United’s latest 737-900ER, taxiing at Boeing Field
On Wednesday April 16th, United took delivery of its latest 737, but this one was special.
A 737-900ER was delivered from Boeing Field, marking a special occasion for not only Boeing but also United. The aircraft was the 8,000th 737 to roll out of the Renton factory, and became one of over 550 of the type to be delivered to United since its inception.
Continue reading United Takes Delivery of the 8,000th 737
The current PDX carpet design which has such a cult following – Photo: Port of Portland/PDX
Portland Airport staff in the late 80s would never have imagined that over 20 years later, a cult following would beset their airport; specifically, the carpet. What has surprised the Port of Portland (PDX) and locals alike is how this simple floor covering has turned into a phenomenon.
How does a piece of carpet become so well known? We put out a tweet one afternoon with just a small glimpse of the design and within seconds, numerous people had correctly guessed what it was, and they were not all Portland locals either. What makes this carpet so special?
Continue reading Portland Airport’s Cult Following: Their AvGeek Loved Carpet
An American Airlines 777-200ER in the new Livery. Photo – Bernie Leighton | AirlineReporter.com
Just like Delta Air Lines earlier this year, American has revealed some upgrades to their fleet, while announcing (unpopular to some) changes to their frequent flyer program as well.
On Monday morning, American Airlines revealed the new Business Class product to be fitted to their Boeing 777-200ER aircraft as they go in for refurbishment. The new seat, which is a herringbone-style, looks pretty slick. They also have a unique feature being seen on more aircraft: rear-facing seats.
Continue reading American Airlines Updates 777-200ER Interior & Their Frequent Flyer Program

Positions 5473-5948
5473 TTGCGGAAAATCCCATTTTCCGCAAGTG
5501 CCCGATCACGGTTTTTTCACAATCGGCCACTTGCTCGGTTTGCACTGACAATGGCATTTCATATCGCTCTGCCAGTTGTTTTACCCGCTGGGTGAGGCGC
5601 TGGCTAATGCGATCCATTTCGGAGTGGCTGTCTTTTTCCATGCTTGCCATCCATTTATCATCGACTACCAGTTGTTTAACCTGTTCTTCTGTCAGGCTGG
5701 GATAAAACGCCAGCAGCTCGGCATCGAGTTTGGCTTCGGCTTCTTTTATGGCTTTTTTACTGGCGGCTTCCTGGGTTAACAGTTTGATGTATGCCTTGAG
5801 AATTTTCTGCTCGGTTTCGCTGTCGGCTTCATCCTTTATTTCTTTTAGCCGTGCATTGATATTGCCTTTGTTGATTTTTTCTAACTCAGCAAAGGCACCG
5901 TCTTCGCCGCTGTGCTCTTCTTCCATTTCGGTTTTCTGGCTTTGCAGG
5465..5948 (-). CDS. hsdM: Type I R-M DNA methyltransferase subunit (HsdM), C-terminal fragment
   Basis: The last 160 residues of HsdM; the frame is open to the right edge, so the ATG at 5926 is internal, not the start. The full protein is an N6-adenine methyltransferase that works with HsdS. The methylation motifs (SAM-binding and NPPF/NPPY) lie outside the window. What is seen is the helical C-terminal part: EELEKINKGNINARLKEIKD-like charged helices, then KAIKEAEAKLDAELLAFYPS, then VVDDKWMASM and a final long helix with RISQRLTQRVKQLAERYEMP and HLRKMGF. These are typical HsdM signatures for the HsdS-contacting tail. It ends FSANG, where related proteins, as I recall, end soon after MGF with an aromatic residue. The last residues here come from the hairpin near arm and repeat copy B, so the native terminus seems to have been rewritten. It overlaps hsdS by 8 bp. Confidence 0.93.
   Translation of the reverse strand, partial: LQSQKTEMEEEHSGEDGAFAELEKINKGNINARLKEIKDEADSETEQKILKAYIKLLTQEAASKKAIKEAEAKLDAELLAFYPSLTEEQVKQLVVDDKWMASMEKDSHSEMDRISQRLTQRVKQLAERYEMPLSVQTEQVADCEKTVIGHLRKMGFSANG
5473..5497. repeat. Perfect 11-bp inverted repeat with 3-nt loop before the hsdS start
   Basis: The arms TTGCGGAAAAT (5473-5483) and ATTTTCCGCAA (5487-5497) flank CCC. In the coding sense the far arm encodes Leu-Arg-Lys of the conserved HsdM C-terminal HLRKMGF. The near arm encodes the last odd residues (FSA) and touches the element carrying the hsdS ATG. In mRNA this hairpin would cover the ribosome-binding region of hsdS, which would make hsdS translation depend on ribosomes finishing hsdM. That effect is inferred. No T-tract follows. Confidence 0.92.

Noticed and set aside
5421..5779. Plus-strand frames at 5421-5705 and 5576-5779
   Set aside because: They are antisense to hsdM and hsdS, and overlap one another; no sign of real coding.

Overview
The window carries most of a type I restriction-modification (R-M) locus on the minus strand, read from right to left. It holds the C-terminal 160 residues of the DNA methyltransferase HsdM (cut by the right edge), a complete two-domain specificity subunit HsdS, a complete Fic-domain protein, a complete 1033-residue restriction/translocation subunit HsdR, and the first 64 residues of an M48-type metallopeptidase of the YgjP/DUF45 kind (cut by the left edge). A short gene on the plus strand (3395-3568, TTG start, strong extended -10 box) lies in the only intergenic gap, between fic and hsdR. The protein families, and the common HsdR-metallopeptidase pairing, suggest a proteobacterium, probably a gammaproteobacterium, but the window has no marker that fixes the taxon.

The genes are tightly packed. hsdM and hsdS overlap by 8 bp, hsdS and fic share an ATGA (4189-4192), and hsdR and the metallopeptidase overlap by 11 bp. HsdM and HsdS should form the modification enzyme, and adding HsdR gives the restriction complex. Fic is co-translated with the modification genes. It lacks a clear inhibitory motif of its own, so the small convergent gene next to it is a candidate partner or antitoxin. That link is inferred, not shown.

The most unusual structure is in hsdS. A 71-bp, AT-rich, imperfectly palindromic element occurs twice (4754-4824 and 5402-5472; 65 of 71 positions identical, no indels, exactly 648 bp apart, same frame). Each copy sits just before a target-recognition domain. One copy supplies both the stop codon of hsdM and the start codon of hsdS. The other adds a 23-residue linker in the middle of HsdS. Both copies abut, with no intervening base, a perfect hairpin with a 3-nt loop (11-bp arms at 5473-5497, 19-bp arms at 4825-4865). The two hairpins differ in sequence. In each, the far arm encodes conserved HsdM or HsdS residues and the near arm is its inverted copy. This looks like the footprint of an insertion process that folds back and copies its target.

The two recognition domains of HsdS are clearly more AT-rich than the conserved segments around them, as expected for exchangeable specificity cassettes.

The Breitling Jet Team flying in formation with two Swiss Air Force F/A-18 Hornets – Photo: Breitling SA
Around the world there are a number of government-run aerial demonstration teams. Australia has the Roulettes, Canada the Snowbirds, and Great Britian has the Red Arrows. The United States has two of these government-run teams, the US Air Force Thunderbirds & the US Navy Blue Angels. If you’re an American AvGeek, you’ve likely seen one of those domestic teams in your lifetime.
However there are some privately-run Aerial demonstration jet teams in the world, the largest of which is sponsored by luxury watch manufacturer Brietling. The Breitling Jet Team, composed of seven L-39C Albatros jet aircraft, have announced a major change to their 2015 schedule.
Continue reading A Private Jet Demonstration Team by Brietling to Entertain
What better photo than a winglet & Pacific Northwest icon Mt. Rainier?
During the recent Aviation Geek Fest, a reader of AirlineReporter suggested that I do a bit of a roundup of all the different “winglets” that are out in the aviation world (I wish I remembered you name). With so many different kinds of wingtip devices out in the marketplace, there needs to be a handy guide as to what they all are and what aircraft they belong to. But first maybe a little bit of background on what a winglet actually does.
In the late 1970′s, NASA engineer Richard T. Whitcomb took some research from the 1950′s and further developed what we know as the winglet. NASA wanted to see what would happen if they were to create a wingtip device that, with the correct angle and shape, could help reduce drag and increase lift, and also help break up the wingtip vortices.
Getting these benefits from the wing helps make flying easier and increases fuel efficiency – something that back in the 70′s wasn’t as crucial as it is now. How much fuel can you save by adding a winglet? On average, a 737 can save around 4% when compared to a non-winglet version. A winglet is really designed to save money when flying long distances at high altitudes, so long flights are where the most savings are realized.
Continue reading Winglets… The Ultimate AvGeek Guide